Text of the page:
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Google Challenged in Florida Court over First Amendment Claim

It’s no surprise that a relatively obscure court case in the United States is being watched closely in Europe – since the defendant is Google and the company faces a $3.4 billion antitrust violation fine from the European Commission for abusing its hegemony in the online search market. The EU also reportedly plans a ban on manipulation of search results that suppresess any Google competitors, and Bloomberg reports a decision in the 7-year battle with Google may come down as early as this month.

No, the surprise is that here in the United States, where SEO firm e-Ventures Worldwide LLC challenged Google’s decision to remove its website listings. A Florida judge has denied a rubber stamp of Google’s claim to First Amendment protection for its decision. Historically, the internet company has prevailed when it argued in similar circumstances that its listings are an editorial expression of protected speech.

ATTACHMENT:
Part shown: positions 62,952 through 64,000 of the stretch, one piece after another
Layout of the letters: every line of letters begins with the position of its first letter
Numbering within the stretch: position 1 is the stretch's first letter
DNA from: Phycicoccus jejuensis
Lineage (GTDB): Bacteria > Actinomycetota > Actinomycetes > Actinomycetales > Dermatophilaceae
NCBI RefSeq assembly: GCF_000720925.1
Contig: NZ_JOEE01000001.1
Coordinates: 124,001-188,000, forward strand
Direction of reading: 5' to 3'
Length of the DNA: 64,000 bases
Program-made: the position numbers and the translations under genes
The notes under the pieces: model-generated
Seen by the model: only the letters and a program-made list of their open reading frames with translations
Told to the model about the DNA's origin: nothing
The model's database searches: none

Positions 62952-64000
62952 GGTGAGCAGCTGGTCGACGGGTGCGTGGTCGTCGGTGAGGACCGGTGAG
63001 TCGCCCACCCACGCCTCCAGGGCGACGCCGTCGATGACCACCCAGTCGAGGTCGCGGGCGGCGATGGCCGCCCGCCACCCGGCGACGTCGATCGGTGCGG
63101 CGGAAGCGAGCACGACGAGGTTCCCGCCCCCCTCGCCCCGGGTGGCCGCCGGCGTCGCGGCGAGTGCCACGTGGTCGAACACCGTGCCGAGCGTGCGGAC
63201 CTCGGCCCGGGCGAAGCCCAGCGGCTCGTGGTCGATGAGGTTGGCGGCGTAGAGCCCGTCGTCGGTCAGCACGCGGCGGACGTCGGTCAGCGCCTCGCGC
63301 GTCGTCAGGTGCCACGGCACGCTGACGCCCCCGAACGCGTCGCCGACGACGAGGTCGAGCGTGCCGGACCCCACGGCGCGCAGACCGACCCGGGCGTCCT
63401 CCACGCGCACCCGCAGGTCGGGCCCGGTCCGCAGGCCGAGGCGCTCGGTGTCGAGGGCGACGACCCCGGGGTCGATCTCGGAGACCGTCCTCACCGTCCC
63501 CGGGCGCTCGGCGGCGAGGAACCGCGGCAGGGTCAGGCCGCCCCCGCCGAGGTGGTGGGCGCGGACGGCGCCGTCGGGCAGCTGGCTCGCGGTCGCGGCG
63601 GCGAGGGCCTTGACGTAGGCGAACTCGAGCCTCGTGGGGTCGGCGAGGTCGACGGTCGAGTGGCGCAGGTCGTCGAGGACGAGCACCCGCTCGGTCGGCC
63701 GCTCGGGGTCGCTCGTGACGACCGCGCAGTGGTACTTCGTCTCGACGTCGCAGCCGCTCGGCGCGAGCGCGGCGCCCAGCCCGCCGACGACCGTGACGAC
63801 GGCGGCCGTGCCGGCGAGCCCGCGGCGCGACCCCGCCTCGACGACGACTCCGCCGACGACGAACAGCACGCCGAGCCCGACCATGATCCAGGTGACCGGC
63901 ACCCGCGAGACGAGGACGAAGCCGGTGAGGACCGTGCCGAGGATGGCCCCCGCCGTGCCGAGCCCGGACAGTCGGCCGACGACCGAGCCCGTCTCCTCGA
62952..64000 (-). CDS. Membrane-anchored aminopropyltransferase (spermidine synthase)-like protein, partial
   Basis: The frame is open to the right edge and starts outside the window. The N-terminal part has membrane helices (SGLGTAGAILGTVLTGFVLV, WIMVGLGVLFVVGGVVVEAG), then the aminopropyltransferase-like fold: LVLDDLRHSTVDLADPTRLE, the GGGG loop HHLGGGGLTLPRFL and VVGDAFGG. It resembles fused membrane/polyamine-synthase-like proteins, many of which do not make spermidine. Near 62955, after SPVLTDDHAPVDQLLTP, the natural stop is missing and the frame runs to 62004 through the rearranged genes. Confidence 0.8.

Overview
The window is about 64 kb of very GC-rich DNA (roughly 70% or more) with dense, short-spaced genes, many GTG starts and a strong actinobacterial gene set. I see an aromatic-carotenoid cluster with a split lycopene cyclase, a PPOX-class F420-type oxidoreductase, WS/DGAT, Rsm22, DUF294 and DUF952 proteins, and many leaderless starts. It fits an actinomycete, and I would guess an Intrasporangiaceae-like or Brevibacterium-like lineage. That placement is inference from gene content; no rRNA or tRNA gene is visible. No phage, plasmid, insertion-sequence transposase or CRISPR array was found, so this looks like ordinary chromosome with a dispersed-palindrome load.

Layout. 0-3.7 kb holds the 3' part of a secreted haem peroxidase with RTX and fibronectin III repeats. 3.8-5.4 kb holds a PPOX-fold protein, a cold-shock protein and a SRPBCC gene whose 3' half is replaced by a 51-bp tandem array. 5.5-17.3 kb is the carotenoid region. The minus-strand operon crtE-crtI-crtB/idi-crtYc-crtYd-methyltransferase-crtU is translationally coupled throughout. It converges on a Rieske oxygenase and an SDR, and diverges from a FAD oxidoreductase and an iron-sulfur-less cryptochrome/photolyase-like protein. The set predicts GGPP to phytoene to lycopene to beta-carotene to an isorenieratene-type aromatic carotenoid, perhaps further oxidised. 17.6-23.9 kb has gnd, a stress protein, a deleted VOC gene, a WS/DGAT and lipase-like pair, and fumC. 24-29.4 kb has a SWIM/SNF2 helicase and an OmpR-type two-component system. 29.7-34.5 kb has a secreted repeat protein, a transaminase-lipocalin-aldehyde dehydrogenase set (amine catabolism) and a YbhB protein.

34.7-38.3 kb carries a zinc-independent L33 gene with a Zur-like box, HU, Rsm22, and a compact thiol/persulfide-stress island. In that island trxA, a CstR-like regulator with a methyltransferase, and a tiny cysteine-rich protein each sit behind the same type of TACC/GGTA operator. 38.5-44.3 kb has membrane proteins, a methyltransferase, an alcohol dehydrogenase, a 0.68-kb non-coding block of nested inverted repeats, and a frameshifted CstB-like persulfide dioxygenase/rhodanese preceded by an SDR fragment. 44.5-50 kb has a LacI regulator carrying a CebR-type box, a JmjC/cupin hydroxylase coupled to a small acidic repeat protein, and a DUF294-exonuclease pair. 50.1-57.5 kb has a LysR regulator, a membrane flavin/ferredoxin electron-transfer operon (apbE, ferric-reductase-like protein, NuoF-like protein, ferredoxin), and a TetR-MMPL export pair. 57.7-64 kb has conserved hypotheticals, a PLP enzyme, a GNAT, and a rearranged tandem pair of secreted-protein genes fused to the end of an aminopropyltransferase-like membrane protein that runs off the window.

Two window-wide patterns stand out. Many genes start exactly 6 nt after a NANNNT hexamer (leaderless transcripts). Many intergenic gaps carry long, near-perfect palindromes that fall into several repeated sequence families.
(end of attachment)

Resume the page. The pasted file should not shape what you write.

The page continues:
“Every prior decision had held that internet search engines offer editorial opinions immune from liability under the First Amendment,” the company’s attorneys asserted in a June 1 court filing, requesting an appeal of U.S. District Judge John Steele’s decision to allow the case to proceed. The company’s parallel argument on the basis of the Communications Decency Act was similarly shot down in Steele’s ruling. Steele has held that Google’s “opinion” isn’t protected because, in essence, it isn’t really an opinion. The company’s decisions were based in part on facts that can be proven as true or, alternately, disproven.

Google argues that at its heart, the case is about holding the company liable for its editorial decisions pertaining to what content to present to its users. The SEO company isn’t the first business to complain about Google’s search rankings, which the company is free to determine in the same way that a media outlet decides if a story is news, and where to place it. Steele disagreed and said Google is defending itself for actions it took to suppress competition – because there’s a lot more going on in the e-Ventures lawsuit.